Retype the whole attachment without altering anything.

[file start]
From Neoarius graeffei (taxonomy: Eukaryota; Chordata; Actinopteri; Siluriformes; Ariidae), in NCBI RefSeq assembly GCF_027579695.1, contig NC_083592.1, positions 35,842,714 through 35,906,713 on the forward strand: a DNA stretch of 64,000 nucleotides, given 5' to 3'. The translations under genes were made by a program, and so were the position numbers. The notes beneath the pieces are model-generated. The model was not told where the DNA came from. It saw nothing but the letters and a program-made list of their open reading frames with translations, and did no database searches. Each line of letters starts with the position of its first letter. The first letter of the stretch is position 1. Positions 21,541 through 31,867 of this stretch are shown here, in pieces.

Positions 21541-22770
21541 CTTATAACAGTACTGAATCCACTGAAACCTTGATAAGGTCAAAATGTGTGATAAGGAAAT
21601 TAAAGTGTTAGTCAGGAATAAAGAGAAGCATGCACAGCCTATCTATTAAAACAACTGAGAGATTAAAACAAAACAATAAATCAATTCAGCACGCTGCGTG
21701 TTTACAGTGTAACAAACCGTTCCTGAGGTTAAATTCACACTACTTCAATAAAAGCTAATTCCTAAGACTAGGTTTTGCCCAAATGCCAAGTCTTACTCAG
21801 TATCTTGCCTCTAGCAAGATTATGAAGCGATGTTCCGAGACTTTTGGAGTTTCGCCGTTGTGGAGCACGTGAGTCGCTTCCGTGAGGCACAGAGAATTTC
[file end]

From Neoarius graeffei (taxonomy: Eukaryota; Chordata; Actinopteri; Siluriformes; Ariidae), in NCBI RefSeq assembly GCF_027579695.1, contig NC_083592.1, positions 35,842,714 through 35,906,713 on the forward strand: a DNA stretch of 64,000 nucleotides, given 5' to 3'. The translations under genes were made by a program, and so were the position numbers. The notes beneath the pieces are model-generated. The model was not told where the DNA came from. It saw nothing but the letters and a program-made list of their open reading frames with translations, and did no database searches. Each line of letters starts with the position of its first letter. The first letter of the stretch is position 1. Positions 21,541 through 31,867 of this stretch are shown here, in pieces.

Positions 21541-22770
21541 CTTATAACAGTACTGAATCCACTGAAACCTTGATAAGGTCAAAATGTGTGATAAGGAAAT
21601 TAAAGTGTTAGTCAGGAATAAAGAGAAGCATGCACAGCCTATCTATTAAAACAACTGAGAGATTAAAACAAAACAATAAATCAATTCAGCACGCTGCGTG
21701 TTTACAGTGTAACAAACCGTTCCTGAGGTTAAATTCACACTACTTCAATAAAAGCTAATTCCTAAGACTAGGTTTTGCCCAAATGCCAAGTCTTACTCAG
21801 TATCTTGCCTCTAGCAAGATTATGAAGCGATGTTCCGAGACTTTTGGAGTTTCGCCGTTGTGGAGCACGTGAGTCGCTTCCGTGAGGCACAGAGAATTTC